After Brad ponies up the money for the show, the girls see a newspaper item about a bank robbery and assume he’s the culprit. Polly doesn’t seem to mind too much that her beau turned to criminality for their love (and art!) but as the initial rave reviews for the show come in, it’s revealed that Brad is from a very wealthy Bostonian family.
When the newspapers out Brad for being in a Broadway show, his mustachioed brother and monocle-wearing uncle come to save him from this new public image, demanding he leave the show and this floozy, Polly. The Rockefeller types go straight to the shared home of our hustling heroines, where a scam unfolds: Carol is mistaken for Polly and, with the aid of Trixie, the duo take the two men on a ride.
Gold Diggers of 1933 is in every shape and form the original Hustlers. The girls set up a situation in which J. Lawrence believes he has deflowered Carol, still posing as Polly. When he wakes up, horrified by his lack of memory of the night before. Trixie enters the room and begins to extort him for serious cash. J. Lawrence, mortified, recoils from the prospect and tries to negotiate a fee. Trixie is incredulous when faced with the pushback and responds “What do you think Polly is? What do you think this is? This isn’t a hotel room.”
But, this is a Hollywood movie and there is a Hollywood ending in sight. Trixie reveals she has played the fake identity card, “I never told you my name was Polly.” The couple fall in love. Each of our golden girls will snag a rich man and a richer happy ending. Trixie gets the easy-to-fool tuxedo wearing uncle. Polly falls into the arms of the piano-playing Brad.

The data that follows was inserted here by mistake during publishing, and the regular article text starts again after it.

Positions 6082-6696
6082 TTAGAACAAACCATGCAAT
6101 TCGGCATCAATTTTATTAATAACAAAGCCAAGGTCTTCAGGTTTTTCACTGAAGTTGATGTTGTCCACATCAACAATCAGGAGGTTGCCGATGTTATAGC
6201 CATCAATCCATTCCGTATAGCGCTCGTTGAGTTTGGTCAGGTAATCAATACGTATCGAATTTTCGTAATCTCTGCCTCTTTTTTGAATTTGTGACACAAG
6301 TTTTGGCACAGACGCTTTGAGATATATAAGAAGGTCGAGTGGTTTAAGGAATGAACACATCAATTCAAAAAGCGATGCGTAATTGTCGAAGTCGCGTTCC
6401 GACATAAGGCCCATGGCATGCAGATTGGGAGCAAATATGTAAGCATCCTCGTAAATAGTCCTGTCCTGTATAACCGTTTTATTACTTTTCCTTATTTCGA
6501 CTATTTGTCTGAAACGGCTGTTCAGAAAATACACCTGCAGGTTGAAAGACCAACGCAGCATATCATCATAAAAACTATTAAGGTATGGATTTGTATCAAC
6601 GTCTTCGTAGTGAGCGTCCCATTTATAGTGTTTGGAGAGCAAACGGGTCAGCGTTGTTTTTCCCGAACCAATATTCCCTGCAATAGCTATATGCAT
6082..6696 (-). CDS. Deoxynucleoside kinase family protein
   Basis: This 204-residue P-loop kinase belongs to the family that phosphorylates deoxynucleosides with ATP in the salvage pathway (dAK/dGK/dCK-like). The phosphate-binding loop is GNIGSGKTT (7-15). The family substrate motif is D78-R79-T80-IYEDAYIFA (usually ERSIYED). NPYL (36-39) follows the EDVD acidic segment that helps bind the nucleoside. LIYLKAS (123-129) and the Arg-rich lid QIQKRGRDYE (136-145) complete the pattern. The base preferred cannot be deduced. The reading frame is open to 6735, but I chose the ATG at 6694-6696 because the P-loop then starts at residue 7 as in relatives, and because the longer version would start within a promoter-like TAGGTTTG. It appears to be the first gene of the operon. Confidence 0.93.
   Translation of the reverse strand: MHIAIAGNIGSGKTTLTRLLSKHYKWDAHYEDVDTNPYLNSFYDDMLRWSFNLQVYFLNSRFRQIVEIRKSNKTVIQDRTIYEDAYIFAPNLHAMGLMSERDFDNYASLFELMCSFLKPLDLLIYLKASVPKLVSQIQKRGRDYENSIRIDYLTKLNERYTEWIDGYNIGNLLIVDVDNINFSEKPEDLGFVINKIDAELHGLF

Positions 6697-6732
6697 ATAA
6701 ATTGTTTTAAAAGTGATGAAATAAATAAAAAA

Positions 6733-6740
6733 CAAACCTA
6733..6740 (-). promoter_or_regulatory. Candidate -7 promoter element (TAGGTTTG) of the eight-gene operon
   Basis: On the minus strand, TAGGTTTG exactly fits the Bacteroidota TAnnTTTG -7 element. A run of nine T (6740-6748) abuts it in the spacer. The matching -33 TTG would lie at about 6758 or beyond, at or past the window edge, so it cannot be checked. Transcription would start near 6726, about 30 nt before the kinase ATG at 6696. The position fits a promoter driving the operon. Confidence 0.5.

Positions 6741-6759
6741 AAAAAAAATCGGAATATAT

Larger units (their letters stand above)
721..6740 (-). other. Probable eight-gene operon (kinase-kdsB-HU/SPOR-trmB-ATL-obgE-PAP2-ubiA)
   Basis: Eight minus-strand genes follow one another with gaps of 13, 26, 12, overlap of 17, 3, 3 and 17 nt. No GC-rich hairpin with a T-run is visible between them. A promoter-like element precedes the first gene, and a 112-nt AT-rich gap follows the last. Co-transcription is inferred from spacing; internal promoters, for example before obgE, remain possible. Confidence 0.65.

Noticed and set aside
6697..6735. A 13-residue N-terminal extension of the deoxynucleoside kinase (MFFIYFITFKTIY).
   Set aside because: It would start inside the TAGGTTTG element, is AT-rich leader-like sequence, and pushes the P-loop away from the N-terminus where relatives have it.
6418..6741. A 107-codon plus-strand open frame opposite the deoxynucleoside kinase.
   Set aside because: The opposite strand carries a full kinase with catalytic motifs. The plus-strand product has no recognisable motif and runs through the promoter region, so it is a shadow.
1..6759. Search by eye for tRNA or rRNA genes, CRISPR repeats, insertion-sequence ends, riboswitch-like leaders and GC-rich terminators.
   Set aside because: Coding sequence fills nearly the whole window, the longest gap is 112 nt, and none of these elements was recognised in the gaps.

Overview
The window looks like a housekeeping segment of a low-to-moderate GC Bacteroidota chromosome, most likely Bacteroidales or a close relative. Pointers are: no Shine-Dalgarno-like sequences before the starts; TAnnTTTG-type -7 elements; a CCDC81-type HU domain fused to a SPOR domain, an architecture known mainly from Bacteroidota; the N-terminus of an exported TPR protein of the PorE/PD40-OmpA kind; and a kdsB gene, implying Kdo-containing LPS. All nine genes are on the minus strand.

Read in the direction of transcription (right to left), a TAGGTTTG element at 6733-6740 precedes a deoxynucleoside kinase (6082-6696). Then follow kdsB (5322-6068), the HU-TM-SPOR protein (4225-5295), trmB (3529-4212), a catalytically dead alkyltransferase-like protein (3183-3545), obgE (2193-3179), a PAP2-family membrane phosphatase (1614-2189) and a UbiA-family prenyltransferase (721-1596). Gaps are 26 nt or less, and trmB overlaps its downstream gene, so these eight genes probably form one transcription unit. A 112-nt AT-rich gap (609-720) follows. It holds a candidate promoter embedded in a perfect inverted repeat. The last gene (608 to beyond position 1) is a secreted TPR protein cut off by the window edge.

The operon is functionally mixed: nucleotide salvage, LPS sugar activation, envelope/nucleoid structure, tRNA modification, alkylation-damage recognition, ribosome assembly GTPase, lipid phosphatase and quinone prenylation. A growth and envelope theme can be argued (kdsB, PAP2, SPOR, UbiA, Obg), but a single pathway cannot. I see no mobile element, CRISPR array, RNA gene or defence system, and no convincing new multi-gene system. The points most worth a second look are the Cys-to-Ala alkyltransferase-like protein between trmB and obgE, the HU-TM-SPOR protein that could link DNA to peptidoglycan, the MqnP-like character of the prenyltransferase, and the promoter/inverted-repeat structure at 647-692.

Berekley’s acute eye for detail and grander bring us into a spectacle that must be seen to be truly understood. In a few more kaleidoscopic, beautiful staged choreography numbers, we are given the picturesque ending of our dreams: each woman has become fulfilled and loved—until the curtain is once again pulled open to reveal the last hurrah of the film.
Fay performs the final number, "Remember My Forgotten Man"—as the only woman out of the foursome to not secure her bag. Scantily clad, she leaves her home on the production stage into the night and leans against a lamp post.
She sings about her lover, implying that he has died within the war, singing: “A woman's got to have a man/ forgetting him, you see/ means you're forgetting me.” Here we have the reality, not the Hollywood fantasy, about being a woman in the early 1930s who without the financial stability of a male counterpart, turns to sex work.
The glitz and glamour, the $75 hats, and purebred puppies have vanished leaving the authentic reality of the lived female experience, heightened with the insecurity of the Depression that resonates today. The true ending of the film is a well-executed and thoughtful foray into the lives of women who are forgotten. In a time when things are financially uncertain, both the fantasy and the gravity of Golddiggers of 1933 feels especially poignant.